Indeed, Bishop Kräutler himself, in this recent ORF interview, was asked as to why there were so few vocations in his diocese during his more than 30 years of being the ordinary bishop there. He admitted that he only ordained some priests, and that half of them had left the priesthood.
Bishop Schneider recommended that instead of abolishing priestly celibacy, prayer initiatives for the increase of vocations should be started throughout the Amazon and that “an exemplary and holy way of life on the part of the missionaries” would be needed. One should establish there “a well-organized system with wandering missionary priests who should go to the individual places – even if only a few times a year – in order to hold a truly spiritual feast with good confessions and with Holy Masses which are celebrated in a dignified manner.”
Schneider proposed that the Blessed Sacrament should be reserved in parishes where no priest can be present and that the faithful be instructed to have regular hours of Eucharistic Adoration. He also recommended the practice of Spiritual Communions at times when no priest is available and pointed to the history of Japanese Catholics who kept the Faith without priests for two hundred years. Essential is, according to Bishop Schneider, the Faith, prayer, and a life according to God's Commandments.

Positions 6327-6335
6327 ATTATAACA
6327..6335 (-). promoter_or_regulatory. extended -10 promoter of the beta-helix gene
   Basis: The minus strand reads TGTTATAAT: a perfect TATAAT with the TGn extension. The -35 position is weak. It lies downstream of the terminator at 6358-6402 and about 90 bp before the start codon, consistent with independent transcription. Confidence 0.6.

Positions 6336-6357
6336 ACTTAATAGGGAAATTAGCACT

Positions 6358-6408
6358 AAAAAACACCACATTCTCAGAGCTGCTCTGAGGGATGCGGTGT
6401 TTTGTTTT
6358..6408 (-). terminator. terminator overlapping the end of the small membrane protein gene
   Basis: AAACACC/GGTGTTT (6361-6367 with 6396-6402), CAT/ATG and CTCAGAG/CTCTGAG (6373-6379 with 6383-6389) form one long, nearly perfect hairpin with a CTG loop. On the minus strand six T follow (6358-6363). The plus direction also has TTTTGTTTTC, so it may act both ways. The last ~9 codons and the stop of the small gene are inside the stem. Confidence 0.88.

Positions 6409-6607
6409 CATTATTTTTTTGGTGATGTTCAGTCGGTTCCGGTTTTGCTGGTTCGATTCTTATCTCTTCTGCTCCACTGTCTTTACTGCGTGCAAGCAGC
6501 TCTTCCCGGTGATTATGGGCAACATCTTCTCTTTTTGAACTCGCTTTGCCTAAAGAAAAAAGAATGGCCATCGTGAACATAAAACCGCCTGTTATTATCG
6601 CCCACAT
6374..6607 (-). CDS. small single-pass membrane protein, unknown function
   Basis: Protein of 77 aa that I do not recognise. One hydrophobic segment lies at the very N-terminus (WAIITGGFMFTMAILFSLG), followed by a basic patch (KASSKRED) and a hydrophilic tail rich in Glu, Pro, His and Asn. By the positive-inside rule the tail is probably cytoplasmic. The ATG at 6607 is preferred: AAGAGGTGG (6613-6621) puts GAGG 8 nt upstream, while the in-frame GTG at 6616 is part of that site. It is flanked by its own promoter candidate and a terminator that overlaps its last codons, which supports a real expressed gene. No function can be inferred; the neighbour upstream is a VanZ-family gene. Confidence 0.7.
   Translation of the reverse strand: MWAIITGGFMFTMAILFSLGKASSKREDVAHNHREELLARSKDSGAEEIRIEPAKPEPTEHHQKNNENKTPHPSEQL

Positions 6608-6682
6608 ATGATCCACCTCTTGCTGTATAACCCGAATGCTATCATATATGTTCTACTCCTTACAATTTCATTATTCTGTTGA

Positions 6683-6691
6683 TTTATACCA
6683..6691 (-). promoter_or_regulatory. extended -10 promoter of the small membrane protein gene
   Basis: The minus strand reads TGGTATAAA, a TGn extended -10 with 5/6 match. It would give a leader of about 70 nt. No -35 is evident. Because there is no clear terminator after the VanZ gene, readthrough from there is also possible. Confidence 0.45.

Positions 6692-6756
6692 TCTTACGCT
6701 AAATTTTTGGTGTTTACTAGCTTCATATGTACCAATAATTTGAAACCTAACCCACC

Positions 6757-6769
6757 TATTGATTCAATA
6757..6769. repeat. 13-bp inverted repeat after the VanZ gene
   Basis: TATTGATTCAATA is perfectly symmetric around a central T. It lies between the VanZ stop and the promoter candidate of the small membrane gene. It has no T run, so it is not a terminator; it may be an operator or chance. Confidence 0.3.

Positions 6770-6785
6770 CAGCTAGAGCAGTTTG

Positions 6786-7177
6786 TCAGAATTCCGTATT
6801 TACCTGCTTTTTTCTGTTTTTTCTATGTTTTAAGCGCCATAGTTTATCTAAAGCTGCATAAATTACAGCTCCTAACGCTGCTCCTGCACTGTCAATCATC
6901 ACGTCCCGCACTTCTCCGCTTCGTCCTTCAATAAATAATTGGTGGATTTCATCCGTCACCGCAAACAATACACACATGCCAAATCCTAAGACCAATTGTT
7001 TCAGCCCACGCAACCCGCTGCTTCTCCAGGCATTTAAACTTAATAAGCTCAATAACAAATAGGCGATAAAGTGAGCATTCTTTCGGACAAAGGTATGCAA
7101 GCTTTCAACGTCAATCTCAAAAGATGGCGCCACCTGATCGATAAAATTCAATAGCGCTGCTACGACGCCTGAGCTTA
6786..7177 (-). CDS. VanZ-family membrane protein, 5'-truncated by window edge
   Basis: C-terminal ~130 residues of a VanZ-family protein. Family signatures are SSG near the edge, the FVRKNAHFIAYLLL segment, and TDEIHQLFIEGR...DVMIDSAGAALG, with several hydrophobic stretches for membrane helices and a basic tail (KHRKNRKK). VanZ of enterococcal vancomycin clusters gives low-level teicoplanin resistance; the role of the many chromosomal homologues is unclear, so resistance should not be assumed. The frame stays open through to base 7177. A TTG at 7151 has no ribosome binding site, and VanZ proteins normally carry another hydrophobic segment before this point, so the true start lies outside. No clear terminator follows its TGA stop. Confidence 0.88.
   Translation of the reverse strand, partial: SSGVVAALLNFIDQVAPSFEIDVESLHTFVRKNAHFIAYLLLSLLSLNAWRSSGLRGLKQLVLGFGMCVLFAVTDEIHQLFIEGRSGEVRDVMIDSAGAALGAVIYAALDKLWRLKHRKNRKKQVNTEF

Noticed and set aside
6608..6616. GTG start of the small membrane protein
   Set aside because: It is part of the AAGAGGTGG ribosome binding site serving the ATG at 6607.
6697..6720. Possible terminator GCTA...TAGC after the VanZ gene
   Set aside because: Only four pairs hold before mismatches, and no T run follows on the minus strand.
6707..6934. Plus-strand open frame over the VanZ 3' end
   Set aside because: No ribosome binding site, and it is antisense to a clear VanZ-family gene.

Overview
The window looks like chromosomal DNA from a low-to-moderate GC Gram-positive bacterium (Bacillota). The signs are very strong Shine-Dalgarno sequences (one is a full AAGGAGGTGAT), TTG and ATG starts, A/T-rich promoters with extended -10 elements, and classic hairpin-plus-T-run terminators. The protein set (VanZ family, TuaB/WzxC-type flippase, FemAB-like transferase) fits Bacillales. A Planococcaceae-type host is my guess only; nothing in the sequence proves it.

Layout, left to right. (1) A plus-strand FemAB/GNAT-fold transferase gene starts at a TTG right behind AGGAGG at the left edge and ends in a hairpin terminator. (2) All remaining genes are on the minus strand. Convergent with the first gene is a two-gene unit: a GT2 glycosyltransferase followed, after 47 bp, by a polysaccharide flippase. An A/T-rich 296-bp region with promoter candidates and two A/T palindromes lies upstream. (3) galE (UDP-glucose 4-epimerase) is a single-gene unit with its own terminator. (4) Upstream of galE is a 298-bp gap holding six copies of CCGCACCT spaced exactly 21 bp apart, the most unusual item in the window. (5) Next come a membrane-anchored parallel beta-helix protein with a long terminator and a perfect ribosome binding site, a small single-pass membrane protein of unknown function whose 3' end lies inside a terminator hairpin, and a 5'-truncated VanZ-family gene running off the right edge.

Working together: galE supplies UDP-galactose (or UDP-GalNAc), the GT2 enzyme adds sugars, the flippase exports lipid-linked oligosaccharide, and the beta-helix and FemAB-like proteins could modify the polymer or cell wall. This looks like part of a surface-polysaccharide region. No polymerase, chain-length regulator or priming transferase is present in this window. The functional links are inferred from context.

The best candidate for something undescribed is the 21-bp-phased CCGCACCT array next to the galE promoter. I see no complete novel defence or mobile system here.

As Schneider shows, in the last decades, “some missionaries in the Amazon have turned away from the true spirit of Jesus Christ, of the Apostles, and of the holy missionaries; they, instead, have turned to the spirit of this world.” It seems clear that Bishop Kräutler “and many of his clerical fellow travelers now demand are, rather, caricature-priests in the form of aid workers, NGO employees, socialist syndicalists, and eco-specialists.”
“The truth of the matter,” Bishop Schneider continued, “is that those who defend a married Amazonian clergy with the help of the ruse of the elegantly formulated motto 'proven men' (“viri probati”) consider the Amazonian peoples to be inferior, because they assume from the onset that they do not have the capacity to give to the Church, from out of their own midst, celibate priests.”
"In the course of 2,000 years, all peoples and even barbarians were capable to raise their own sons, with the help of Christ's grace, to a celibate priesthood according to the example of Jesus Christ. The calls for married priests for the Amazonian peoples – which comes precisely from clergymen of European descent – contain in themselves a hidden racism. To put it to a point, one could say it this way: 'We Europeans, i.e., we white men are indeed capable of a celibate priesthood. But for you Amazonians, this is a little bit too much,'" he added.